whitroth Re:so? - hey, slashdot (1198 comments)

So, tell me why it is that you can't at least filter this crap? This *ain;t* the way slashdot was even five years ago, much less 10 or 15.

And as for this anon coward: boy, what is this? Your folks aren't reading this, so who are you trying to shock... or are you just going to point out "look what I posted" to the rest of your 15 yr old stupid buddies, who are so tough my cat would send you to the hospital, and you'd never touch him.

Or are you on something that oine of your "cool" buddies got you? You'll probably die before you're 23, having ingested something with, oh, drain cleaner.

Actually, that wouldn't be bad - it would get you out of the shallow end of the gene pool.

Go away, kid, you bother us.

                  mark

about 3 months ago
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One-a-Day-Compiles: Good Enough For Government Work In 1983

whitroth That's... weird. (230 comments)

Let's see, when I got hired as a programmer in '80, we punched our own cards, and handed them in. As many times as we needed to. By '81? '82? We had time-shared terminals, and entered them online.

And this was a community college in the US.

          mark

about 3 months ago
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Yahoo To Produce Sci-Fi Streaming Sitcom

whitroth Just what we need: *another* bright idea... (121 comments)

Let's see, there's at least tens of thousands of SF anf Fantasy novels out there, maybe hundreds of thousands, and some have won awards as being well worth reading.

But we'll go come up with something that Hollywood producers (IQ == belt size) will understand, who will approach it with the following ideas
    1. We've got Names! We've got SPECIAL EFFECTS! Why would we need plot, continuity, stories worth watching?
                  All we need is EXPLOSIONS!!!
    2. All geeks are all stupid, and they'll watch anything we film, esp. if there's sexy babes and EXPLOSIONS!

            mark "so, when are they going to do, say Bujold's Miles series, or Robinson's Mars series, or...."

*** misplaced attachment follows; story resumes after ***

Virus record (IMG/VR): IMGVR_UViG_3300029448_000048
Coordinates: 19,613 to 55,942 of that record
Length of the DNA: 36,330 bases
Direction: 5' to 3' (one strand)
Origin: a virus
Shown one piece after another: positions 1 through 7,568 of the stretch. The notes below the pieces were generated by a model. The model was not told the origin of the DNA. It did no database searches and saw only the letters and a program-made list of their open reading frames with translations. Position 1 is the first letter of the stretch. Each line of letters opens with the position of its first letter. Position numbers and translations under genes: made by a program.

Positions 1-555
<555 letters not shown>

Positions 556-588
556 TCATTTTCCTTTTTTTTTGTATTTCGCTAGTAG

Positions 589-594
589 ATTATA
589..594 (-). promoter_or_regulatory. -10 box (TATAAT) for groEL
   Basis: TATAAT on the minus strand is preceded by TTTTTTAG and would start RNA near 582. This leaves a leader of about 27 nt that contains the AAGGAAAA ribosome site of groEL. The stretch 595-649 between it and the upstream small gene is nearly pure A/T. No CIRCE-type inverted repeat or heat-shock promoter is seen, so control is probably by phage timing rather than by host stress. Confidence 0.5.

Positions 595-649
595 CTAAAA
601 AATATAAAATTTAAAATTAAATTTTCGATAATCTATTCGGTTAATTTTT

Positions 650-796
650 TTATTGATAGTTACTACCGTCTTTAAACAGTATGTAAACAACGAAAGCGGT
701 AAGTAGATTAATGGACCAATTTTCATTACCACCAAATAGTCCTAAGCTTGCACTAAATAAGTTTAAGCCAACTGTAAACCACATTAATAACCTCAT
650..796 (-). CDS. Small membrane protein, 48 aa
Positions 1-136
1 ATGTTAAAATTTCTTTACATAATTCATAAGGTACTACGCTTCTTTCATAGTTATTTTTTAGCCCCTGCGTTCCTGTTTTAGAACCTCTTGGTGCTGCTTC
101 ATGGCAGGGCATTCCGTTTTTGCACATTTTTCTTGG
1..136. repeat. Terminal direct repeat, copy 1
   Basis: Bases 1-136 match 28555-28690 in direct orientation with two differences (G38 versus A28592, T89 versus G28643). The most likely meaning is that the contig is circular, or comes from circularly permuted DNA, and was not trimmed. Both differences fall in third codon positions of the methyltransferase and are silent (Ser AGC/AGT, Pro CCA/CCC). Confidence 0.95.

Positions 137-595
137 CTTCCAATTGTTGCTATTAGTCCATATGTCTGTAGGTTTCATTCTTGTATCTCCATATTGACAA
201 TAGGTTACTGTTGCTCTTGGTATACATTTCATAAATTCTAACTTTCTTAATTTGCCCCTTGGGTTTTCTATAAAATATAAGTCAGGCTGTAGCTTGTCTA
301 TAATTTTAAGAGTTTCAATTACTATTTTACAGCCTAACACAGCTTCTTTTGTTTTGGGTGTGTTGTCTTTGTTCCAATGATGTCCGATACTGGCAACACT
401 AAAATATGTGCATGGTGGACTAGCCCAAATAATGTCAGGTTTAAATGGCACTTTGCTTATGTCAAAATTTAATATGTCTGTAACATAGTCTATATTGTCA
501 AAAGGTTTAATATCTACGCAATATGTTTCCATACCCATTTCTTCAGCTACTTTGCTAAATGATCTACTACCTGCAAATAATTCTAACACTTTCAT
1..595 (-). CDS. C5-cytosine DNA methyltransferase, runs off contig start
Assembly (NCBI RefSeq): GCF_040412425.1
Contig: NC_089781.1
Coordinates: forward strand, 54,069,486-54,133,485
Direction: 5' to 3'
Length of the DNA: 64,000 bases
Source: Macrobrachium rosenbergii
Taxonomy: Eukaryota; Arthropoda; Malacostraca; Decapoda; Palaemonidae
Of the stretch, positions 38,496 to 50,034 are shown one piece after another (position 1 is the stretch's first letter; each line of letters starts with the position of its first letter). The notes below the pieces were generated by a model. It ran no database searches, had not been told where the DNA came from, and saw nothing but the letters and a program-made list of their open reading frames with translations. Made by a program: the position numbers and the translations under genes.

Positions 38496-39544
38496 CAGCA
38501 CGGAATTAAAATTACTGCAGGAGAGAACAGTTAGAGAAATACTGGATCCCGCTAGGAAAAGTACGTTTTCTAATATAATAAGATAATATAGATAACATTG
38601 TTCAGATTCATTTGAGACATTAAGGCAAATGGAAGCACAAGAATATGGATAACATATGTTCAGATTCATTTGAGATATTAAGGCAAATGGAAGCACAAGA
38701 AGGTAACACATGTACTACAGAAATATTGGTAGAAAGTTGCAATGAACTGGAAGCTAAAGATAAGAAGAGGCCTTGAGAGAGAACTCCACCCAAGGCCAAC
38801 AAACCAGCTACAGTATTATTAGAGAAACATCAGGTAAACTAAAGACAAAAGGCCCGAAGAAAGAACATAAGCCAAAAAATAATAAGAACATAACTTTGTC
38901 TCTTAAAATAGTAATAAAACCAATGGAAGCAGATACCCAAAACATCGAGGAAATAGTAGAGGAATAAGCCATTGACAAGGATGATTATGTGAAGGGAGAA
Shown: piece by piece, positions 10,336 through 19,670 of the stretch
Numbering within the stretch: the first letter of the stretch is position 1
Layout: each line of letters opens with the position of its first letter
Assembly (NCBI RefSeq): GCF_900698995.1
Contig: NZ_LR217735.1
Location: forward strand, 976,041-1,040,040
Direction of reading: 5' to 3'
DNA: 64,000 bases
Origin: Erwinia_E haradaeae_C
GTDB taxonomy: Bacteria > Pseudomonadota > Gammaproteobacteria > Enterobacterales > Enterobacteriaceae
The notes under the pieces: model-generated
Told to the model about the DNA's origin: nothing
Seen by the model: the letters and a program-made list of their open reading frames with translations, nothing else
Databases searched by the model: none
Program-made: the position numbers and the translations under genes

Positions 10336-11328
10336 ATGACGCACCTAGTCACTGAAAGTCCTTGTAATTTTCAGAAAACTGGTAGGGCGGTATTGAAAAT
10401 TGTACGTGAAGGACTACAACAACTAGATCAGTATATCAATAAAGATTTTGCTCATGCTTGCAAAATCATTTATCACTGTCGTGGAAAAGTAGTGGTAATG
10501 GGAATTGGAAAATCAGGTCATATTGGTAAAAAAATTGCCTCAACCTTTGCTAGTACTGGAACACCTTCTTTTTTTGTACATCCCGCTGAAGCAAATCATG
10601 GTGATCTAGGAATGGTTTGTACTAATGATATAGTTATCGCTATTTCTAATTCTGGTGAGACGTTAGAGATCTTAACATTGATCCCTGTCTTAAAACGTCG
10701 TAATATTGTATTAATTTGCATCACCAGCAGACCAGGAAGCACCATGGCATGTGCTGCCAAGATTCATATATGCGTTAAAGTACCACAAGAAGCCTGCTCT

about 3 months ago
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Why the Sharing Economy Is About Desperation, Not Trust

whitroth Re:Old people can't do physical labor (331 comments)

Please define "old people". Please define "physical labor".

And please define it in the context of Pete Seeger, a couple of years ago, at 93, splitting his own firewood. Or me, in my sixties, changing my own oil under the vehicle (I know, you don't know *how* to change your oil....)

                mark

about 3 months ago
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WRT54G Successor Falls Flat On Promises

whitroth related: DD-WRT (113 comments)

I've got that on my router. Let me start by saying this is *NOT* the poster child for F/OSS. In fact, if you aren't seriously into hardware, or systems administration, DON'T! Never in my decades of professional work have I ever seen a project where people would talk about their "favorite builds"... in fact, I'd never *ever* thought of putting those two words together.

I wanted one thing besides gigabit routing: the ASUS I have says it can serve as a prntserver for USB printers. Call ASUS, "oh, not that printer". So three? four? debrickings later, and a month of trying, and asking, and finding by googling, not onlist, I found a build that works.

Most of the time. After somewhere between a day and a couple of weeks of not printing, it forgets about the printer, and I have to reset USB on it (and that was what I found after months of fighting).

I want to upgrade, to make sure I don't have heartbleed on it (but I do have no remote admin, so it should be ok)... but WHAT THE HELL DO I UPGRADE TO? Multiple builders, apparently no regression testing, no formal releases....

                    mark, putting up with it

about 3 months ago

Submissions

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Bacteria that eat electricity

whitroth whitroth writes  |  2 days ago